Category: horror story

…1253 words were plugged into a new Chap of my (first person) dorky vampire comedy today. A decent start to a day where I wake up with a fucking headache and wooziness (and I here I am, still sober after 12 years, waking up nearly every day feeling hungover… *sigh* Fucking migraines…) I say “inching toward inspiration” because the scene I’m working towards was inspired by a work of art I found (or posted) on Tumblr about a month back. That’s one thing I love about starting my day off with art: the inspiration it lends my imagination. And I realized last night while brainstorming on how to go about putting together that short horror story (turned novella) I’m working on, that I could look to previous writings I did on here that were inspired by art for scenes in the story. Gud chit. \m/ The one that came to mind I’ll repost before this so you can find it below it on your feeds and follow what I mean. Observe–

The top 5 things you will NOT FIND in my zombie novel:

1. CORPORATISM: There are no businesses, cooperate superpowers, cooperate lackeys, yes-sir/no-sir, right-away-sir fascism, capitalist greed or anything remotely related to politics or the super rich.

2. DRAMA: Now, this one is more specific, but was a goal of mine to avoid. What I mean by drama is shit like typical “relationship” drama; as in family tension, best friends fighting over a girl, couples fighting over attention, social ranks arguing over who’s right and wrong. These type of things are all generic, everyday, mundane, fucking imbecilic bullshit that writers throw into stories to either act as fillers to kill time, or to “connect” on an emotional level with their readers/viewers. Connecting emotionally is not a bad thing…but when they use the same goddamn bullshit over, and over, and over again it’s just a severe lack of imagination and a waist of time. I was sure not to expend any energy on these types of generic fillers and stick with what actually mattered.

3. ROMEROS: (I’ve heard that term used before to describe typical, brain-dead, shuffling zombies and thought it nailed my point). Not to knock a classic, but the Romero zombie is the most widely used version of the living dead, so I decided to switch it up in all possible aspects. My mythos is entirely my own. My zombies talk. They run. They laugh. They plot, scheme, terrorize, have powers gifted to them through blood magic, do not die when shot in the head, do not turn you with a bite. This is not a disease. This is magic. Fantasy. A twist that has, of course, been done, but seldom to the extent I’m taking it throughout the course of the books. Book One is only the tip of the bloody dagger, my friends. And there are a lot more than zombies running around to contend with in the future of this saga.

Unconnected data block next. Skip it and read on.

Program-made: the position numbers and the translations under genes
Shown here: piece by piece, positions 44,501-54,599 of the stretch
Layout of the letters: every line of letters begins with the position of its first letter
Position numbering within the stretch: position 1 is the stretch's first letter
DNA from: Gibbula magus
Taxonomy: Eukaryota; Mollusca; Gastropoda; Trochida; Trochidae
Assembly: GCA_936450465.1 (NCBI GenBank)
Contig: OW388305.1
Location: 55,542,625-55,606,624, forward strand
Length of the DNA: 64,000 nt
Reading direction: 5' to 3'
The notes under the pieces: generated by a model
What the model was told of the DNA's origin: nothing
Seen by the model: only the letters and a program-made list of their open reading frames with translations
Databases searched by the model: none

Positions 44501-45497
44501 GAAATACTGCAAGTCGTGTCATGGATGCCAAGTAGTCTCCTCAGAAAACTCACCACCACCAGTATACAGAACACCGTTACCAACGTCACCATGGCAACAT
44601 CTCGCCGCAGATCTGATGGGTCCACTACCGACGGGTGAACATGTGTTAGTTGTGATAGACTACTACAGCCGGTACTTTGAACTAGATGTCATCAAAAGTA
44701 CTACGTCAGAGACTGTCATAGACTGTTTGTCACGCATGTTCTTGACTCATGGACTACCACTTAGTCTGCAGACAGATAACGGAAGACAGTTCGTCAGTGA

4. RELIGION: Ironically enough, considering one of the main characters is an “ex man of the cloth” and the premise of the whole zombie caboodle is a new Hell on Earth, I did my damnedest to leave religion out of it. I wanted to avoid anything that’s been overly used in the genre so there is no religious nut preaching the Word, or references to Satan and the bible’s version of the Apocalypse. I created my own goddamn devil, for shit’s sake, just so I could avoid the one everyone else is going on about. As I said in #3, this mythos is entirely my own, from the bottom up. The only thing borrowed is some of the obvious concepts such as heaven and hell, zombies and demons. But the rest I developed from scratch. 

5. AWESOME: Wait, what…? YES…you will not find that fucking word used a single time in my novel. It is disgustingly overused in marketing, dialog and (I know I’m calling out the entire planet here but…) in every day exchanges. This goddamn word haunts me at every flick of the station, every casual conversation, every episode or contemporary story. It is a “safe” word (not to be confused with a “safe-word”) that is put in place of a more creative or “vulgar” one to express excitement. It’s what we say to little kids because we’re not comfortable blurting out “that’s fucking badass, little dude, yeah!”. Sure, there is a time and place for that word, but it is NOT in a goddamn zombie novel. 

So these are a few (of many) of the things I did differently to be sure my zombie story was unlike any other. To learn more about the book and how you can get your limited-to-500 Pure Art edition (signed by moi), slide on over to BloodMagik.com and poke around a bit. Check out the “Take A Taste link to sample the prologue, or the Our Story” link to read more about my philosophy behind creating it. For the ebook (for a limited time) use codeword GoPriestsGo to get the download for a price of YOUR CHOOSING. And, don’t worry, I’m really eager to get this out to as many people as possible so it is PERFECTLY OK TO ONLY PAY A PENNY. This is the first book in (hopefully) a saga, so I’m more than willing to give it away for practically free. The more people who read it the better. If you like what you’ve read here, please REBLOG.  And, as always, thanks for being a part of the New Hell, my ornery zomfolks.

GET BIT!!! -z/cm

Is what I added to A Christmas Carcassing tonight, picking my way through all the questions that could be posed while setting the stage for one final element of the story. One thing that reading the work of science fiction’s grandmaster, Issac Asimov, has taught me is the potency of a string of impeccable logic. It isn’t easy to make things make sense that don’t actually exist in the world, but it’s fun to give it your best shot. Nearly every story ever told has it’s loopholes and loose ends. I’m just hopping to plug up and tie off as many as I can with shit that seems plausible. It ain’t easy, but it makes the story seem more real; gives it foundation: a basis in reality. One foot in “what the fuck is happening” and the other in “ok…I can see how that might make sense”. heh.